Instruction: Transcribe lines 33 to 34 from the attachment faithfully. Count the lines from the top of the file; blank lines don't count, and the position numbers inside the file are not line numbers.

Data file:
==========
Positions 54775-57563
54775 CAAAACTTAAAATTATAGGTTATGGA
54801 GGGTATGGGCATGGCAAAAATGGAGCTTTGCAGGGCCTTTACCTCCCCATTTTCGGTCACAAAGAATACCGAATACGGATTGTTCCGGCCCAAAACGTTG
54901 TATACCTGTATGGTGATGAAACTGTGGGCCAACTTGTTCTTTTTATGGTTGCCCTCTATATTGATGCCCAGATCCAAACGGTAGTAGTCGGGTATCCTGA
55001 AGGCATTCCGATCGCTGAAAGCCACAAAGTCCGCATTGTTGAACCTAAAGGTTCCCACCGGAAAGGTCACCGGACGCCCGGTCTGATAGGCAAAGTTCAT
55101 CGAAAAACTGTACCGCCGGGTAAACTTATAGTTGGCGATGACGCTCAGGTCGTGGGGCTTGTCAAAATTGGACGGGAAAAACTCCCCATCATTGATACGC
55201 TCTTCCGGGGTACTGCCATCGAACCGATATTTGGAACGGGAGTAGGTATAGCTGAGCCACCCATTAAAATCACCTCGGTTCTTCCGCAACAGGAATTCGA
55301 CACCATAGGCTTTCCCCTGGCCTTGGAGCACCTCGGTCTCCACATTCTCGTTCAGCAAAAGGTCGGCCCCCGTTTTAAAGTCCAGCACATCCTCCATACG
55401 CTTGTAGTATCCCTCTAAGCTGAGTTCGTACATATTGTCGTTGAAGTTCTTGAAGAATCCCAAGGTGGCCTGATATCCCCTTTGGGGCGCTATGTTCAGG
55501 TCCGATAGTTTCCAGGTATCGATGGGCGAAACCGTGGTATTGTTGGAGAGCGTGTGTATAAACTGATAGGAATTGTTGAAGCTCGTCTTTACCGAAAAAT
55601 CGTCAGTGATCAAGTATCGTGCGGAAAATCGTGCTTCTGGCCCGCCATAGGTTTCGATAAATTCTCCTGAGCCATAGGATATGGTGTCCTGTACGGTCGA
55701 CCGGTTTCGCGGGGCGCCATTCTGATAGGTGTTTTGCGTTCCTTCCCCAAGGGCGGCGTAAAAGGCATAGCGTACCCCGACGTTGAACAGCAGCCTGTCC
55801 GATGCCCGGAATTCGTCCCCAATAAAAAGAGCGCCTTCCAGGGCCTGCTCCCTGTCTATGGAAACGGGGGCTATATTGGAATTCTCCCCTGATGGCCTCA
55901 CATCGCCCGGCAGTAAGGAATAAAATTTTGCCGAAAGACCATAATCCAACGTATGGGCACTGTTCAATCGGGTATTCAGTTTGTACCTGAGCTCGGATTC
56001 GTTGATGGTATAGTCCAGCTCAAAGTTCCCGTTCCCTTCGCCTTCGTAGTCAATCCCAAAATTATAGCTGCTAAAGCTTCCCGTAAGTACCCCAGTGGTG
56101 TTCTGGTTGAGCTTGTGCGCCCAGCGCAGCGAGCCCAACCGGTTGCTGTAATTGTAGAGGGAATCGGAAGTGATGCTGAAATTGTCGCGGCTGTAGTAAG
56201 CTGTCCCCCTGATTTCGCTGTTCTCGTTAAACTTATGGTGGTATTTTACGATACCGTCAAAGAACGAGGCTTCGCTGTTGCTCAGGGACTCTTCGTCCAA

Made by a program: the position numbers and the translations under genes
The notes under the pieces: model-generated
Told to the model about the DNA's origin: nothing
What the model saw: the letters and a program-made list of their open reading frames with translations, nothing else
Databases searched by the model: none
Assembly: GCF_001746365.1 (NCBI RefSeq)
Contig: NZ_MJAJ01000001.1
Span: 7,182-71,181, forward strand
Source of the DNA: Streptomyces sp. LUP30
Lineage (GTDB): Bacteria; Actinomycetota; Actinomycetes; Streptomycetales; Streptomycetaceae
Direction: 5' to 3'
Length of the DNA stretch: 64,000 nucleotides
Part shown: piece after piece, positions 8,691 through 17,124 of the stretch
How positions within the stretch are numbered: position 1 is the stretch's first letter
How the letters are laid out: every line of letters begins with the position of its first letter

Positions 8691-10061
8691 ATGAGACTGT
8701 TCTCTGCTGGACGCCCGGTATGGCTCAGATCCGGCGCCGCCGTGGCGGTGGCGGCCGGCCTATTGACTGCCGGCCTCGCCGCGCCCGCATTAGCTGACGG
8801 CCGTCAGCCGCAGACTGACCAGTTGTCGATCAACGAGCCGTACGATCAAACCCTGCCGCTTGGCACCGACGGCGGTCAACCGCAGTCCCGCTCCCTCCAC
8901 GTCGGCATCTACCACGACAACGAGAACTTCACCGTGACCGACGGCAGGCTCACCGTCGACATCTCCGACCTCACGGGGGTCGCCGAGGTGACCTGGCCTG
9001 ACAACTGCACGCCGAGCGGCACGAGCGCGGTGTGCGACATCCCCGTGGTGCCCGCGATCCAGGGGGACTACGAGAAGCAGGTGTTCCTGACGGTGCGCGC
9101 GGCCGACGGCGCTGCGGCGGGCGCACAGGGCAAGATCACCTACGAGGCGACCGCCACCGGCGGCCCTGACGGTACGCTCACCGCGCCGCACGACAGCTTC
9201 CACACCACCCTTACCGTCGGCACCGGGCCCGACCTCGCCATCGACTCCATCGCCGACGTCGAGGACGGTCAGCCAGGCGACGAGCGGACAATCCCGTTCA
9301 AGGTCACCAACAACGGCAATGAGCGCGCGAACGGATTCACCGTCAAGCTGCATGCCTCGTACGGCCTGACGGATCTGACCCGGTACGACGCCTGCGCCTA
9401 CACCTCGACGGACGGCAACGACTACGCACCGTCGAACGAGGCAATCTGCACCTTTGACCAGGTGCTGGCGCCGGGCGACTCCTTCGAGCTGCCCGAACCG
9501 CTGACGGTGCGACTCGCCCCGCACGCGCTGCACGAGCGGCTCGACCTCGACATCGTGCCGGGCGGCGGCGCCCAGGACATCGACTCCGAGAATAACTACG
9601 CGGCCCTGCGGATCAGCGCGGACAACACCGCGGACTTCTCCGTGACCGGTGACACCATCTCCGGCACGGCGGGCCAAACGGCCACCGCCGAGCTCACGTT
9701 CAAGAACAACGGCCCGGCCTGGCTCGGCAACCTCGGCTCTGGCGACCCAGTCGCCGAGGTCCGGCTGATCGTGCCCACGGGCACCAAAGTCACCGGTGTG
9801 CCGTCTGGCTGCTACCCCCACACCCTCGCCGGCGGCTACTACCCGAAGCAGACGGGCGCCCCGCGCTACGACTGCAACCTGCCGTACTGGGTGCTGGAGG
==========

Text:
Positions 8691-10061
8691 ATGAGACTGT